Regardless of how large the practice may be, it's important that physicians hold the reins. Consultants warn against delegating everything to the practice manager. "The doctors' income is at risk," stresses Wiley. "They have to be involved in the decision-making."

Clarifying your goals can alleviate problems

Groups that stay together share the same goals. The specifics of those goals, consultants agree, are often less important than the fact that they're held in common.

"I've seen groups that are stable even though they have horribly high overhead, and their profitability is only 70 percent of what you'd expect," says Scroggins. The reason for the stability: The physicians are mostly part-timers with a similar work ethic, so the business objective is being met. However, Scroggins notes, "when you add doctors to your group, you have to accommodate different work ethics. Sometimes you need to make changes to keep fairness and trust."

In Jim Smith's practice, lifestyle goals are paramount. "Everyone has six to eight weeks' vacation and a very favorable call schedule," he says. Call averages every fourth night during the week, and every fifth weekend. (The part-timer participates in weekend call.) "Quality of life, with time to enjoy ourselves away from work, is important to us." But there's a closely allied goal. "If we're going to take that much vacation time," Smith says, "we have to make the time we're here as productive as possible." Toward this end, the group has one physician do only hospital rounds for a week at a time, freeing the others to start seeing patients in the office at 8 am. "We've seen a 14 percent income increase because of that," says Smith.

To William A. Frumovitz, senior partner in a five-member ob/gyn practice in Santa Monica, CA, the practice's survival is itself a significant goal. "Your aim should be to keep the practice going and to be successful," he says. "If everybody has the same objective, somehow you figure out how to get through all the arguments people have." Frumovitz and two of his partners have been together for 10 years or more; another joined five years ago; the fifth arrived in 1998.

Too often, according to Medical Group Management Association consultant Darrell L. Schryver, groups totally lack goals. "I have them identify the purpose of the organization, where they want to go, and how they plan to get there," he says. "That reduces problems by 60 to 70 percent."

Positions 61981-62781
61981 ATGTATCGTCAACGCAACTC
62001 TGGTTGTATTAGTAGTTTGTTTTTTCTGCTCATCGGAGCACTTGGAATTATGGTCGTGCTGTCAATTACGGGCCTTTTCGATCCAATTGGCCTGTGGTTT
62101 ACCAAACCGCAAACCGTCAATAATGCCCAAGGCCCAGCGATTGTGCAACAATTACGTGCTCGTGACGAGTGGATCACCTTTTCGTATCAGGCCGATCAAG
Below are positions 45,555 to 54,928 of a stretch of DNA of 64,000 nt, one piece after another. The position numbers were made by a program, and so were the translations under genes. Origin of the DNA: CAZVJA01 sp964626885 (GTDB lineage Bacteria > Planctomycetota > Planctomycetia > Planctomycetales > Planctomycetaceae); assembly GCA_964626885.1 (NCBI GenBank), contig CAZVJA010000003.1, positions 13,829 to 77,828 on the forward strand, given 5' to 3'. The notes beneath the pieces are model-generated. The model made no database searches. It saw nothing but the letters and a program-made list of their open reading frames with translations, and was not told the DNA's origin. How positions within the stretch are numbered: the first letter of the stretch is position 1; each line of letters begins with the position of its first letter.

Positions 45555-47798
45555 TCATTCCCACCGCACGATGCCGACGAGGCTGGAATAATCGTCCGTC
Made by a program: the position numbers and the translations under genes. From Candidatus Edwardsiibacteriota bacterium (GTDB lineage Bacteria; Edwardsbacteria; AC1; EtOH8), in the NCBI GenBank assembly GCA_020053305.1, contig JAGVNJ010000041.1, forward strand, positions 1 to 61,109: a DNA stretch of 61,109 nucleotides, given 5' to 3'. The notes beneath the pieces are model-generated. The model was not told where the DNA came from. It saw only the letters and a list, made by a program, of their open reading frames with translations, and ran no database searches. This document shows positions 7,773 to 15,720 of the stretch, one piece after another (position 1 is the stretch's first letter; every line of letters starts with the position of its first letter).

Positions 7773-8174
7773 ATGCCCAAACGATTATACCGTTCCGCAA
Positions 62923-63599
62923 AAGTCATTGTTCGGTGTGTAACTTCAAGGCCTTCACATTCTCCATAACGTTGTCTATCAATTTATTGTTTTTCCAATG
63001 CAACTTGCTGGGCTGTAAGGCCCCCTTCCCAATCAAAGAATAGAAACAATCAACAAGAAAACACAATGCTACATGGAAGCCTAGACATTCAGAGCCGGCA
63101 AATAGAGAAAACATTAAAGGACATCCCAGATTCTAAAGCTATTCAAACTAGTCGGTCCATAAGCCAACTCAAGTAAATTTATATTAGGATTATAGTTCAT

Be clear but flexible about potentially divisive issues

How do medical groups handle the emotionally charged matter of income division, which involves the ego as much as the bottom line? Although successful groups have varying compensation formulas, "the one common denominator," says the MGMA, "[is] the inclusion of a productivity component." But practically any arrangement works, as long as the terms are fair and well thought out, and there are no surprises. It's important, too, that arrangements are examined over time to see whether they're viable as circumstances change.

In Kenneth Rubin's three-man group, all income is split equally. "We didn't want to fight over whose consult or whose procedure something is, because that's destructive to a practice," he says. "It's healthier to have people you trust, and not base things on productivity." Rubin notes, however, that the three-way split works because the doctors' patient loads are comparable: "Obviously, if one person in the group wasn't productive, that could be an issue."

The same system works for a team of cardiologists—some doing three and four invasive procedures a day, while their noninvasive partners see 30 to 40 patients. "Their philosophy is, 'We're all working hard,' " says consultant Schryver, " 'so let's share and share alike.' "

Income division at Smith's practice is 80 percent equal, 20 percent based on production. "You have an incentive to work harder, but you're not autonomous. That has worked well for us," he observes.

But even when contracts are in place, thorny issues need resolution—and that's where flexibility is required. "Sometimes," says ob/gyn Jon S. Matsunaga, one of Frumovitz's partners, "it takes months of discussion before people soften up. One of us will say, 'I should get paid more for that'; others will say, 'No, you shouldn't.' Finally, it comes down to the doctor who wants the change saying, 'I'll take a little of it,' and the doctor who'd been opposed saying, 'Okay, I'll accept that.' "

Buy-ins and buyouts can be sensitive areas, too. When a third partner joined Kenneth Rubin's practice, he wasn't asked to put up buy-in money. "We thought that would be a point of contention for a new associate, so we just graduated his salary until after six years he was a full partner," Rubin says. The practice is now looking for a fourth partner, and the doctors plan to handle things the same way.